The next resident of Number 10?
WITHIN days of becoming Education Secretary, David Blunkett had already put his job on the line by promising to resign if ambitious targets for 11-year olds were not met by 2002.
With the political wind again blowing in Labour's favour and the general election looking winnable next spring, it seems unlikely Mr Blunkett's pledge will ever be put to the test.
He is hotly-tipped to become the next Home Secretary in the Cabinet reshuffle insiders expect to follow a Labour victory.
Jack Straw is expected either to succeed Mr Prescott at the Department of the Environment, Transport and the Regions or take over as Foreign Secretary.
In the longer term, Mr Blunkett has also been touted in some quarters as a possible future party leader after a strong performance in charge of education.
He recently had a falling out with Chancellor Gordon Brown, the strongest contender to succeed Tony Blair.
Like all ministers, he has endured the indignity of being ridden over rough shod by the Treasury and accepting that no money comes without strings attached.
His colleagues get particularly annoyed when Gordon Brown gets the credit for increasing spending when they feel their boss has battled hard to force the Chancellor toinvest in education.
Mr Blunkett has gained a reputation for being "a safe pair of hands" as well for being one of the Government's toughest traditionalists. He is among ministers who believe that marriage should be promoted as an ideal and that drug laws must not be relaxed.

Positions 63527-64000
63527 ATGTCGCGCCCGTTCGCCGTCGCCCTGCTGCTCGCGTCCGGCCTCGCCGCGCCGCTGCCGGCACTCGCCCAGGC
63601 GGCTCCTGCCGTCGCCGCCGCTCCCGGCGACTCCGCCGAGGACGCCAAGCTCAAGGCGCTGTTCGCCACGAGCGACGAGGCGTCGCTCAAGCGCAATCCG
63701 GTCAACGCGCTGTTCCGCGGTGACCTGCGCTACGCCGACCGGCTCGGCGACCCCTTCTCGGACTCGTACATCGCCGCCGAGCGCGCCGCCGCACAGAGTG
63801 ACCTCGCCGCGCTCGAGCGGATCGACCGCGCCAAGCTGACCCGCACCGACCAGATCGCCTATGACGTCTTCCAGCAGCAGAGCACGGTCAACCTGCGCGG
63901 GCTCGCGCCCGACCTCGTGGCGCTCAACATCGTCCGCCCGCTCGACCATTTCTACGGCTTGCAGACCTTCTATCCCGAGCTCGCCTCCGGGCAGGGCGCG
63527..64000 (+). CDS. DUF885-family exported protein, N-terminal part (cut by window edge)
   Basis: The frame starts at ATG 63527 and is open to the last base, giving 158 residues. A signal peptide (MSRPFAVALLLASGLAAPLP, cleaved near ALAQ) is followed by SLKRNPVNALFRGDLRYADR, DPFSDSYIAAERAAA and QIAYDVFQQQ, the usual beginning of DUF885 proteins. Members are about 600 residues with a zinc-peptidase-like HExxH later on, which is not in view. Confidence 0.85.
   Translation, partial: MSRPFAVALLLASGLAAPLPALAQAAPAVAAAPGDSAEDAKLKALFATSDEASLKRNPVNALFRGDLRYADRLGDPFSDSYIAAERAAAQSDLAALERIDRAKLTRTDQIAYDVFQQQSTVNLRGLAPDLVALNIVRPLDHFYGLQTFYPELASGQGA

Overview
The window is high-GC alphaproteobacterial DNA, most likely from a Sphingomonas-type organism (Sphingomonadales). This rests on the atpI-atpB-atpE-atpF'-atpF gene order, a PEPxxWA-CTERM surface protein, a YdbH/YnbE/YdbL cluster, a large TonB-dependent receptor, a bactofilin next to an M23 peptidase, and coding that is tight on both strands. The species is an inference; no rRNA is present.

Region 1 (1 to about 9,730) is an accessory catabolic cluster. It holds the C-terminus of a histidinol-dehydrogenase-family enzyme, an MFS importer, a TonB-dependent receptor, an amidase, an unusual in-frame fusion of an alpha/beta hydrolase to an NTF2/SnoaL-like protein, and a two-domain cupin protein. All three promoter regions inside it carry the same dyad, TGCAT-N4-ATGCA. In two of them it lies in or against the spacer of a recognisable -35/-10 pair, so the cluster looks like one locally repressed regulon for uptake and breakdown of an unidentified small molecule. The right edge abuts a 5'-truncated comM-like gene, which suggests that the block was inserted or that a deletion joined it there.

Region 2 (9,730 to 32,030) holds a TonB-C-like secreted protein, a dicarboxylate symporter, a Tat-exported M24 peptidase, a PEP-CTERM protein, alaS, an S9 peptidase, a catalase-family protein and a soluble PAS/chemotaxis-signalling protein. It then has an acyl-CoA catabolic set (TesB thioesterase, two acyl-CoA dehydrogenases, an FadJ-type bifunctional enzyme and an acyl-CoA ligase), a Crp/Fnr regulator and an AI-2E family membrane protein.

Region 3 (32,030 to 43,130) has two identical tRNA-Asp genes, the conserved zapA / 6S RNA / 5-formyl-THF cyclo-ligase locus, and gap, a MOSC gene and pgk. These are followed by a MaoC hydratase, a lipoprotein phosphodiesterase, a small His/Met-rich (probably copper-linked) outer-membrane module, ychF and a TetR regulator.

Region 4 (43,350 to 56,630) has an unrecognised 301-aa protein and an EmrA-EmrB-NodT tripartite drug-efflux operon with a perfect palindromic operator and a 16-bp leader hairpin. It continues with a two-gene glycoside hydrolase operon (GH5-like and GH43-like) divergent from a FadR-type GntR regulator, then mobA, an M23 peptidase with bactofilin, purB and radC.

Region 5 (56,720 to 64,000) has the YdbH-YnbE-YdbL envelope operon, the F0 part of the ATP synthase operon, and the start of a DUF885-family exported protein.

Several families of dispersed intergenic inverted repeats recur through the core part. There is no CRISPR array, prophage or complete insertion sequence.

Mr Blunkett has himself reportedly said that, as Home Secretary, he would make Jack Straw look like a liberal.
Stephen Byers, the former school standards minister who famously forgot his times tables during a live radio interview, is said to be in the running for Mr Blunkett's job.
During an interview to promote a numeracy initiative, Mr Byers surprised listeners by pronouncing that seven eights were equal to 54. The Prime Minister's office later described the error as a "character-forming" event. Mr Byers has since survived a difficult time at the helm of the Department of Trade and Industry.
Education minister Estelle Morris is also tipped for a promotion.
Mr Blair is looking for rising female stars to replace several women ministers who have fallen from favour and is said to rate her performance so far.
Ms Morris, a former teacher, was named as the "minister to watch" at the Spectator magazine's parliamentarian awards last month. She was praised for her "love of her subject" as well as "her refusal to wear horrid New Labour chiffon scarves".